On June 28, the Department of Justice (DOJ) announced another record-breaking annual nationwide health care fraud “takedown.” The action, led by the Criminal Fraud Section of the Department of Justice, includes charges against 601 individuals, including charges against 156 doctors, nurses and other licensed medical professionals. Of those, the DOJ elaborated that 162 defendants, including 76 doctors, were charged for their roles in prescribing and distributing opioids and other dangerous narcotics. According to the DOJ, these schemes resulted in over $2 billion in fraudulent billings, and involved over 13 million illegal doses of opioids.

The 601 individuals charged in this year’s sweep represent a 45 percent increase from the 412 individuals who were charged in last year’s sweep. Similarly, the alleged $2 billion in loss reflects a more than 50 percent increase from the $1.3 billion that the DOJ claimed last year.

As in years past, the charges involve alleged schemes to defraud the Medicare, Medicaid and TRICARE programs, through home health care, pharmacy fraud, substance abuse testing and treatment, physical and occupational therapy, medical transportation, durable medical equipment and other areas of the health care industry. Notably, however, the DOJ emphasized what it described as a “particular focus on medical professionals involved in the unlawful distribution of opioids and other prescription narcotics.”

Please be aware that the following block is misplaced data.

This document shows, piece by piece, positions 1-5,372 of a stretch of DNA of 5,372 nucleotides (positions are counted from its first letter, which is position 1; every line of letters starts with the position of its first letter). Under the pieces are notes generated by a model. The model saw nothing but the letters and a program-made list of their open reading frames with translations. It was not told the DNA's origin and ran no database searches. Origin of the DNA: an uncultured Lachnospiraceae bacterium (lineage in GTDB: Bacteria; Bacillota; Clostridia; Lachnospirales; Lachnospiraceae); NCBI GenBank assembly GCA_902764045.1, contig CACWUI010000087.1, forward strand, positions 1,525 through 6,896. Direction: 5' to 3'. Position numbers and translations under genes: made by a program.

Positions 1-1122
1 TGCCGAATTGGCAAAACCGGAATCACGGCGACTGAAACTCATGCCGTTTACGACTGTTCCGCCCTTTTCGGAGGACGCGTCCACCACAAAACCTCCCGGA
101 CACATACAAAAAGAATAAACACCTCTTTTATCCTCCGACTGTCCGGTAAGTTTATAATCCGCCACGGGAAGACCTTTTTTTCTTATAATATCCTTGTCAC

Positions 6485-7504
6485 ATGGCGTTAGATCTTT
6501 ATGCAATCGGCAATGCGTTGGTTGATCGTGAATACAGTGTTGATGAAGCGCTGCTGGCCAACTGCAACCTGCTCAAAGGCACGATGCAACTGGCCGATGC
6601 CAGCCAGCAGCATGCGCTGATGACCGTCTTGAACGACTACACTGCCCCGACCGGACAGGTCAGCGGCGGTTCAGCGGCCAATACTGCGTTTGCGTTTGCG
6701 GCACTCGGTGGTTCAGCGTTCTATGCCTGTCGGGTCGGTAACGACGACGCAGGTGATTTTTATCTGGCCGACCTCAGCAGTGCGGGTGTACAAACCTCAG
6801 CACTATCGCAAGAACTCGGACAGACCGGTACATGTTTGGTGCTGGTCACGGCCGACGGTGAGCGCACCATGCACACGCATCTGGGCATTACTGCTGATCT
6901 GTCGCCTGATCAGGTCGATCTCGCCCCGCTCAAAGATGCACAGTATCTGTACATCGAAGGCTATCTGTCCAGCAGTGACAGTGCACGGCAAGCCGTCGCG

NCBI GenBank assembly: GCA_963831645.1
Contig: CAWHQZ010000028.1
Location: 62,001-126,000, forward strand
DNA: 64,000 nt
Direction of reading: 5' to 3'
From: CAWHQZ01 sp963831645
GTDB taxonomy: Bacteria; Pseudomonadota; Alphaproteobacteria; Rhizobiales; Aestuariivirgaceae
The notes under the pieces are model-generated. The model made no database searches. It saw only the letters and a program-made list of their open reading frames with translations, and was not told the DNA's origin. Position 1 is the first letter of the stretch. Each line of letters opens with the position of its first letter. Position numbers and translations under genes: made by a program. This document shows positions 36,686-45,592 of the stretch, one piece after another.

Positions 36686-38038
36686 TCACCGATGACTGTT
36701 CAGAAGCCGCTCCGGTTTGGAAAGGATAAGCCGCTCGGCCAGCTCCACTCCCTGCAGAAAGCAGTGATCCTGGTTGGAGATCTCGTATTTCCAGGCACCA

The DOJ further claimed that, in the past year, the Department of Health and Human Services (HHS) has excluded 2,700 individuals from participating in federal health care programs. In its own announcement, HHS claimed that, since the last takedown, it has issued exclusion notices to 587 individuals, including 67 doctors, 402 nurses, and 40 people involved in pharmacy services “whose conduct has contributed to opioid diversion and abuse.” These actions represent a significant investment of time, energy and resources by HHS in regulatory enforcement proceedings against medical professionals, in addition to the criminal enforcement efforts highlighted by the DOJ.

This announcement appears to reflect both an ongoing commitment by the DOJ to prosecute health care fraud and opioid abuse cases, and that the emphasis by HHS on administratively excluding providers has become a part of the enforcement landscape over the past year. We expect to see these efforts continue.

If you have any questions about this alert, do not hesitate to contact the authors or your usual Drinker Biddle contact.

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